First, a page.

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The lay of the land at Oklahoma

As Joe Castiglione conducts his first coaching search since 1998, the reality of OU's program must be top of mind.

The Oklahoma job is open for the first time of the Internet era in college football, and boy does it show. Already, there have been at least two rumors of imminent hirings and yet the job remains open.

Trust me when I tell you OU fans are desperate out there.

As he goes about his work under the cover of hysteria, Joe Castiglione must balance the short- and long-term needs of the program. The most important thing is to have the right head coach in place for 2024, 2025 and beyond, not a head coach as we sit here on Dec. 3, 2021. And yet the outcome of the next 13 days could very well shape the standing of Sooner football in 2024, 2025 and beyond.

Spencer Rattler has entered the transfer portal, which is an outcome we all saw coming when Caleb Williams stepped on the field at the Cotton Bowl on Oct. 9. Five-star running back Raleek Brown, 5-star quarterback Malachi Neslon and the rest of the Cali Crew have decommitted, which is an outcome we all saw coming on Sunday.

But none of that is the most pressing issue here. Marvin Mims, Jadon Haselwood, Theo Wease and Austin Stogner are in the portal. Combined, those players caught 83 passes for 1,213 yards and 13 touchdowns this season. When you add in seniors who are no guarantee to return either, Oklahoma could return all of one player who caught more than 18 passes last season. (It hasn't gone unnoticed in Norman that Charleston Rambo, after catching 25 passes as a Sooner in 2020, set Miami's single-season record with 79 grabs this fall.)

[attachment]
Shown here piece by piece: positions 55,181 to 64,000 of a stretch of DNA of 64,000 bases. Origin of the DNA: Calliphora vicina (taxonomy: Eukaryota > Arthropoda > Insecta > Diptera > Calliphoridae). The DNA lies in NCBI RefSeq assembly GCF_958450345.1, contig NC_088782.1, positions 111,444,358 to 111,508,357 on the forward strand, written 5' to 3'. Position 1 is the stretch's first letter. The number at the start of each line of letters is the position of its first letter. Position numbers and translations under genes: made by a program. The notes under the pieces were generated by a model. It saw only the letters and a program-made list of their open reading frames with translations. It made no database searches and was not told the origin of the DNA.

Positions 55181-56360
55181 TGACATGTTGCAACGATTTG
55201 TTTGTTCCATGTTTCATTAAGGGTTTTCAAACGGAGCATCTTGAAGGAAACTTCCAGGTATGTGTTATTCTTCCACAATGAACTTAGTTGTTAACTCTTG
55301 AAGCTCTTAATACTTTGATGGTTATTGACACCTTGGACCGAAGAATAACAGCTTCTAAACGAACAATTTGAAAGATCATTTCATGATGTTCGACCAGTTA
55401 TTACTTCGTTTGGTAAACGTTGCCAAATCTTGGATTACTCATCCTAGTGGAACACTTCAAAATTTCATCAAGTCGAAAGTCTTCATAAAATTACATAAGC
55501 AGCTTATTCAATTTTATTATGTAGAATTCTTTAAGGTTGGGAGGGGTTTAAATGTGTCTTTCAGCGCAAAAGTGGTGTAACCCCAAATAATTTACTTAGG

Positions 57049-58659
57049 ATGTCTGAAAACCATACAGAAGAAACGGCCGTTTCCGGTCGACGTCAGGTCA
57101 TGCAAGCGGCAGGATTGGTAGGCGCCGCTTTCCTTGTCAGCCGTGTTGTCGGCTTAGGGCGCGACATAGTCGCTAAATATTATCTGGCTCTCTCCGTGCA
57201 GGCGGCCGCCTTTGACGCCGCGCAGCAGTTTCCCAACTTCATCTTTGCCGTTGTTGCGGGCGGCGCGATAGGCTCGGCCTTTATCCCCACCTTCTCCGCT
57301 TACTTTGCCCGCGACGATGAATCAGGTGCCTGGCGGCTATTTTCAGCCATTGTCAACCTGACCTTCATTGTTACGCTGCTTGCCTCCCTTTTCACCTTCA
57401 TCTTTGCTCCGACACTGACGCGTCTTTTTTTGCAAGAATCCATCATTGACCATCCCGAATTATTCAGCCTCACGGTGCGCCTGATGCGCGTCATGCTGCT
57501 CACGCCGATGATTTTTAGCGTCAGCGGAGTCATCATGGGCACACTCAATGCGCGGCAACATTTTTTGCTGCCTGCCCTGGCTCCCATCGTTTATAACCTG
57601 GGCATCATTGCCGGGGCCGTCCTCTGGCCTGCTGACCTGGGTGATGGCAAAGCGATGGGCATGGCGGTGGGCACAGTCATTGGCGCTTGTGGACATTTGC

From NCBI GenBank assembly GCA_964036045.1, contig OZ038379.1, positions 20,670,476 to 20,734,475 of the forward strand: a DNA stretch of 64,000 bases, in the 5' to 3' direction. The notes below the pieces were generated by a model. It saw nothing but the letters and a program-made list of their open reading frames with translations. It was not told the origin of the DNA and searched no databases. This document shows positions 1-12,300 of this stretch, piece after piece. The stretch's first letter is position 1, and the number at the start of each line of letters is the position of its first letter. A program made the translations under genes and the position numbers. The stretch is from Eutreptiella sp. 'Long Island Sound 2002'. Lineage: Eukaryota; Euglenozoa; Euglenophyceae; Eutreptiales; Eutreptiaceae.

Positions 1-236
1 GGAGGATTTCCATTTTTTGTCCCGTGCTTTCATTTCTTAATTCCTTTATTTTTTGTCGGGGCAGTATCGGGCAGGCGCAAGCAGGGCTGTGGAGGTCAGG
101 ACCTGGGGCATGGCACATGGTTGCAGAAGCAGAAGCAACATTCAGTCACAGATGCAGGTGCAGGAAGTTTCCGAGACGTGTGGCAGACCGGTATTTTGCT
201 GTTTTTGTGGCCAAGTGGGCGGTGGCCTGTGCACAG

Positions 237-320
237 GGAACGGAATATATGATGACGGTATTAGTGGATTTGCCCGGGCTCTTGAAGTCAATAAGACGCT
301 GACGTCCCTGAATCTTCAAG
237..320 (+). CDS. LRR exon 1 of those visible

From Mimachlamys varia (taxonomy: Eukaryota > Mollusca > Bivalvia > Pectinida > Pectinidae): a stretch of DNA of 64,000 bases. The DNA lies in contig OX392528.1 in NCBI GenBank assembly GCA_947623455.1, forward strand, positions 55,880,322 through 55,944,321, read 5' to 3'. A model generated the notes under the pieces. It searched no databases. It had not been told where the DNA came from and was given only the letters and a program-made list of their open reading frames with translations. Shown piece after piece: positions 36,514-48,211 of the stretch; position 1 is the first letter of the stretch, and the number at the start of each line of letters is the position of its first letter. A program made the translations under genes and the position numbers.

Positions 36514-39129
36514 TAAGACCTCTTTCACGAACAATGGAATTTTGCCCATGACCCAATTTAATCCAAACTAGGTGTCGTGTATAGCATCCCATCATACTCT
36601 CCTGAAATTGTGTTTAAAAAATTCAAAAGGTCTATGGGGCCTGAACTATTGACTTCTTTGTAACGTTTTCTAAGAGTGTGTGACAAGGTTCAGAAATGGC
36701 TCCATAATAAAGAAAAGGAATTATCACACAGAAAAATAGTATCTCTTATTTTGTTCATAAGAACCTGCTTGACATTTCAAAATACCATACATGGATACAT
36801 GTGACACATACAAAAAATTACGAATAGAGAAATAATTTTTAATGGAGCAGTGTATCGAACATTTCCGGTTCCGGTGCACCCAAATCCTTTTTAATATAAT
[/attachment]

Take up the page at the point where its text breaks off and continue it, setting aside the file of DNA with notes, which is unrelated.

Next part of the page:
And this doesn't include the biggest fish in the pond: quarterback Caleb Williams. It's not an accident his only public comment this far, this tweet from Sunday, was extremely non-committal.

Williams did attend a Sooner basketball game Wednesday night -- he received a standing ovation -- and he's re-tweeted plenty of pro-OU content since Sunday. He's also re-tweeted plenty of pro-Lincoln Riley content as well, so it's safe to stay the Face of the Franchise is keeping a poker face for the time being.

So, Oklahoma needs the right head coach, it needs a head coach, and it needs the right head coach right now

John Wooden's old adage "Be quick but don't hurry" comes to mind right now.

As Castiglione considers his options, one makes the most sense from a number of perspectives: keeping the job "in the family."

It's possible the reason Oklahoma doesn't have a head coach right now, under two weeks until Signing Day, is that he's waiting out Luke Fickell and/or Matt Rhule. It's doubtful -- sources close to Rhule told FootballScoop he's not interested in leaving the NFL at this time -- but not impossible. 

But when examining the on-the-ground reality of Oklahoma football at this moment, I keep coming back to this:

-- Co-offensive coordinator/inside receivers coach Cale Gundy is a former Sooner